Skip to content

Sports This Week: A tale of lacrosse told from the inside

Author involved in many highlights of lacrosse in the last 50 years
calder 72
Author Jim Calder tells his story against backdrop of lacrosse.

YORKTON - When you attend a Saskatchewan Rush game it’s great to arrive early enough to watch the team’s warm-up, and just marvel at the stick skills of the players. 

But while players can do some remarkable things, a constant for them all is throwing the ball against the wall, catching it and repeating over, and over and over, a near mechanical skill learned from their earliest days in lacrosse.

  • From Tales of a Lacrosse Troubadour by Jim Calder 

The raptor flies hundreds of feet above the Great Turtle … soaring lazily on the updrafts … north to south … our Grandfather the Sun shining on the sweeping eagle …  

Below … the eagle’s sharp eye picks up movement along the way …  

Thump … thump … thump … thump … a rez kid bouncing the hard rubber ball off the outdoor box boards … his feet planted on the dirt floor … in touch with Mother Earth … the hallowed ground for the community … he’s holding a beautiful hickory long stick made just for him by the local stickmaker.

So starts a very personal story of lacrosse by someone who isn’t exactly a well-known name in the sport outside perhaps those most closely involved with it, but someone who is sort of ‘Forrest Gump-like’ turning up at many of the most notable moments of the game in the last half century. 

Born in Canada, but moving south at a young age, Calder fell in love with lacrosse like it was the sport he was destined to play. 


  • From Tales of a Lacrosse Troubadour by Jim Calder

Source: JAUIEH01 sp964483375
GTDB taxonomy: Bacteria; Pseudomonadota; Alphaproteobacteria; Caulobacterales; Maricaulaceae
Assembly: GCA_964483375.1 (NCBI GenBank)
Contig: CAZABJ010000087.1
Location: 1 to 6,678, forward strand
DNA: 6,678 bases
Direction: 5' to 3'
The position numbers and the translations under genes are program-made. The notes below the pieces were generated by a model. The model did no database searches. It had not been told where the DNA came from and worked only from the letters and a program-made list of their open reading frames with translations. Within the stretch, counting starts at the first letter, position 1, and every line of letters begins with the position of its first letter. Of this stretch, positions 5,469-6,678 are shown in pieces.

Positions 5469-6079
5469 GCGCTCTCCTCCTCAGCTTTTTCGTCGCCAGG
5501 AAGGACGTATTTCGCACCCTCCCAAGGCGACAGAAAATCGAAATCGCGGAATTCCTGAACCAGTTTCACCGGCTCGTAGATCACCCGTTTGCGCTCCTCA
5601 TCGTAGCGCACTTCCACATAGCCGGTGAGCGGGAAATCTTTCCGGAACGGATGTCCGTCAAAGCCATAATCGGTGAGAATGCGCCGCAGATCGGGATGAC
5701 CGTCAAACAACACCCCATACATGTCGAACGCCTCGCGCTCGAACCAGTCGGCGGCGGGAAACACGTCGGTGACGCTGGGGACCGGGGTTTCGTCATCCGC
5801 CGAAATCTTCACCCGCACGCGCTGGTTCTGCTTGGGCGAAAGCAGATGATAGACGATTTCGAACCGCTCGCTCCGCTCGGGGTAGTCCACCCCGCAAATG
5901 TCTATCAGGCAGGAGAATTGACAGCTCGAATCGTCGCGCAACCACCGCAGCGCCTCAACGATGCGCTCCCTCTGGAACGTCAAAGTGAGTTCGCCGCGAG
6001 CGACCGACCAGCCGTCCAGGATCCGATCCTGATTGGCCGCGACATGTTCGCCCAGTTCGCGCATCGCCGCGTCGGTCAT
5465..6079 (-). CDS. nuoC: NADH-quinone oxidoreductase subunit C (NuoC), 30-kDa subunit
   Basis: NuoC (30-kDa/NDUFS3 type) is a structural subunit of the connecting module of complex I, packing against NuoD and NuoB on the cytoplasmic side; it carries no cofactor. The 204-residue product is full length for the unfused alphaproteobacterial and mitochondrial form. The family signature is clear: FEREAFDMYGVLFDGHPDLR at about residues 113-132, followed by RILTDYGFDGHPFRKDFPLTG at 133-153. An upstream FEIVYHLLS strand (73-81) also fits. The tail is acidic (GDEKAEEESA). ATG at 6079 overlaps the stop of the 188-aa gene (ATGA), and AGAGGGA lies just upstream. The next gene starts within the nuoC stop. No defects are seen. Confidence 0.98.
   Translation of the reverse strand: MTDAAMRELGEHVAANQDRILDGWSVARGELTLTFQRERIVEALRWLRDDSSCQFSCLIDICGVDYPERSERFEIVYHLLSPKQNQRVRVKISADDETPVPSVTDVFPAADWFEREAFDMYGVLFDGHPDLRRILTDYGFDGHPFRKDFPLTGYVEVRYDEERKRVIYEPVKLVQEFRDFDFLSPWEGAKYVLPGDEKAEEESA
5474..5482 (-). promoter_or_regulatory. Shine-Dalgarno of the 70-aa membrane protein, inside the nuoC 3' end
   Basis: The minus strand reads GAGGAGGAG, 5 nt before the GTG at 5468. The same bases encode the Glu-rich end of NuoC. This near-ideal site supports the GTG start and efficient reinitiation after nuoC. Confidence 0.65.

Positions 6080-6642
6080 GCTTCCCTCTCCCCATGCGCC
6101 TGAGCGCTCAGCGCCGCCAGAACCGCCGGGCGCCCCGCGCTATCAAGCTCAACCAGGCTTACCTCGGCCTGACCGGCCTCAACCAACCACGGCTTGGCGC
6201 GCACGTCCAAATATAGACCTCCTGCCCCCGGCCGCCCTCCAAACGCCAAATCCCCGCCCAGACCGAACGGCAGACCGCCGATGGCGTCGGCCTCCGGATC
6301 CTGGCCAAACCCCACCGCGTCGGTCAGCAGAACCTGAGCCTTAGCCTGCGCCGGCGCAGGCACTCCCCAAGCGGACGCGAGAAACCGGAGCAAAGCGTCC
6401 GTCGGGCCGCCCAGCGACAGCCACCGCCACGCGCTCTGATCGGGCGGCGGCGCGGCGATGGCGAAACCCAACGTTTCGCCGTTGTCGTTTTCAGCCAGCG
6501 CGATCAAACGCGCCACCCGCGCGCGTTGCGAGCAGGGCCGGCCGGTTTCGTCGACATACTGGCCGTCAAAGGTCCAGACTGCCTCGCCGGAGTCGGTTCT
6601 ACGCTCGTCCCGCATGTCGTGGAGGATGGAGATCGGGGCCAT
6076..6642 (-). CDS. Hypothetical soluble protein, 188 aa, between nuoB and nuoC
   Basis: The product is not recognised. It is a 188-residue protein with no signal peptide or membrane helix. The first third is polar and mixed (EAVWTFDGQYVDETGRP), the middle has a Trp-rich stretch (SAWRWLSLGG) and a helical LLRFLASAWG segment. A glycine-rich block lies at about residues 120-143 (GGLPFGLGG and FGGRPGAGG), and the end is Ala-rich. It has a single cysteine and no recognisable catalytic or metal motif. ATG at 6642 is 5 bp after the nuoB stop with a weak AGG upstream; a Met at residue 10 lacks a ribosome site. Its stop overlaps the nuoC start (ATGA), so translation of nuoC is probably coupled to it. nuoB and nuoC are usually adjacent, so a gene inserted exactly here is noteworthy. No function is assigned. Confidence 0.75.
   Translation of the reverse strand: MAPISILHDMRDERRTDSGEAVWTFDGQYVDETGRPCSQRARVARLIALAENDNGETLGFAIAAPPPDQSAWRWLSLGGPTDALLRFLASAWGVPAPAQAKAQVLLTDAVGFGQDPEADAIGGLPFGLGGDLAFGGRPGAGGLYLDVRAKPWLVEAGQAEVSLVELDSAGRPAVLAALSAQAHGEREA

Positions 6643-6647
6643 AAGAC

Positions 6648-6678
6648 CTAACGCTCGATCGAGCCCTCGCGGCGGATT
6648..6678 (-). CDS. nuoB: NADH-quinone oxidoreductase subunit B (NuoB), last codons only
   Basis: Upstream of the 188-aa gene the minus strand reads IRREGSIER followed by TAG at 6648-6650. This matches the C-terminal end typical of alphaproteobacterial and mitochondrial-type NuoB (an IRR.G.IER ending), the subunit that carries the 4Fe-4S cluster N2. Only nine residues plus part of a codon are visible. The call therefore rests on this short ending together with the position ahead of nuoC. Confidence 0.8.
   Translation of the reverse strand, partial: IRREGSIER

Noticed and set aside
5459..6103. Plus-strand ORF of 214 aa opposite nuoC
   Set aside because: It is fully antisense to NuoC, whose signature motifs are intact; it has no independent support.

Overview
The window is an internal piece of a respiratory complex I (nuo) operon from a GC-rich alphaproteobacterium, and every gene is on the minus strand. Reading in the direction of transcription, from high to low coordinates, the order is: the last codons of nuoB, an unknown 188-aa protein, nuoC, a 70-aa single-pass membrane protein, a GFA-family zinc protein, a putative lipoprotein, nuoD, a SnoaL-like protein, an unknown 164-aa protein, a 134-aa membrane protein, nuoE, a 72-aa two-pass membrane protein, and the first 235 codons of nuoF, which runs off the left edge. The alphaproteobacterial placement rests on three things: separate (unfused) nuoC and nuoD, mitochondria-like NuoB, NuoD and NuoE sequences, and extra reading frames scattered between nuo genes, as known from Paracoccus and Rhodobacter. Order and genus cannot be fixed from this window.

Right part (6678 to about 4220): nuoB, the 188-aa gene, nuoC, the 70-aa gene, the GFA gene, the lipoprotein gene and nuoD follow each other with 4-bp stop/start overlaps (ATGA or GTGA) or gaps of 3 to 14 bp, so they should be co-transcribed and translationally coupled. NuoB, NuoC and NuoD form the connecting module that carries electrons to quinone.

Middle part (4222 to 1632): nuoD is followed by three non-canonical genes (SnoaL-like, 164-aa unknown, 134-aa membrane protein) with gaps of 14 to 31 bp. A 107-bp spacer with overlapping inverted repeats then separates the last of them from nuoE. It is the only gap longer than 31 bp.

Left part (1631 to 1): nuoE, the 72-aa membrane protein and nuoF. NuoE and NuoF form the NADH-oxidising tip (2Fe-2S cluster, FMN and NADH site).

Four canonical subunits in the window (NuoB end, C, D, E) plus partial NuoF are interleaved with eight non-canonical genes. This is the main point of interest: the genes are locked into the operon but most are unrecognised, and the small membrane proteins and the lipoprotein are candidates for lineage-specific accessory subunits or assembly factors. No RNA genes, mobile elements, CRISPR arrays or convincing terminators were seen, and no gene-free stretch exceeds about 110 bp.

Remember that day when your gym teacher gave you that wooden stick and ball to try out? You were serious about baseball back then and you were pretty good at that game. But something shot through you when you picked up the hickory stick, even though you weren’t quite sure how to handle it. 

You ended up going to the wall of your nearby school. At first you’d hit the wall, the ball would careen off, and you’d miss stopping it, much less catching it.  You would have to run after it out in the field some fifty yards or more. After awhile that got tiring, so you really started to focus on throwing and catching the ball so you wouldn’t have to chase it every time. The wall proved valuable lessons. 

At first you missed quite a great deal of the time. But as the days rolled by, you were chasing less, and catching more and more. The great thing about it was that you could do this on your own if you couldn’t find a buddy to go with you, even though it was more fun to have company. The wall was your teacher, your guru, your sensei. 

Baseball was still fun, but your mind wandered back to the stick, the ball and the wall. When can I go to the wall again? Baseball season finally ended, and you already knew that next spring you might be doing something different. You might try out for the junior high lacrosse team. The stick and the fling you had were destined. Destiny had you find this game, and it welcomed you. It knew you had the right stuff to play it correctly. . . 

You are born twice if you are a lacrosse player. Your mother brings you into the world for your first day. And then, a few years or perhaps many years later, you are given your first lacrosse stick by someone who loves the game. And if you are a lacrosse player, you are born a second time. You have met your game and what will be your focus for many decades to come. That first day of your second birth you know all you will ever need to know. It is an innate knowledge. 

I’m not saying you know all the stickhandling, dodging, shooting or defensive moves that come as time rolls by. Those skills are the gifts from living in the physical world, meeting the right sensei’s, gurus and teachers at the right time, and working hard at your craft and passion. I am saying you know the feeling of being a lacrosse player, the sense of finding the game you were meant to play. This instinctive knowledge comes from the Creator. It is a tingle that goes through your body as you hold the stick for the first time. It tells you that you have arrived at your game. You recognize that the essence of this gift is from the Creator.

Calder became very good with that stick, eventually attending Hobart University, winning the NCAA title in 1977. 

After he graduated Calder thought he was done with lacrosse in a world before pro lacrosse, but he was only just starting. 

Calder would learn he could play for Team Canada, and that would set him on a course to be part one of the biggest moments in Canadian lacrosse history.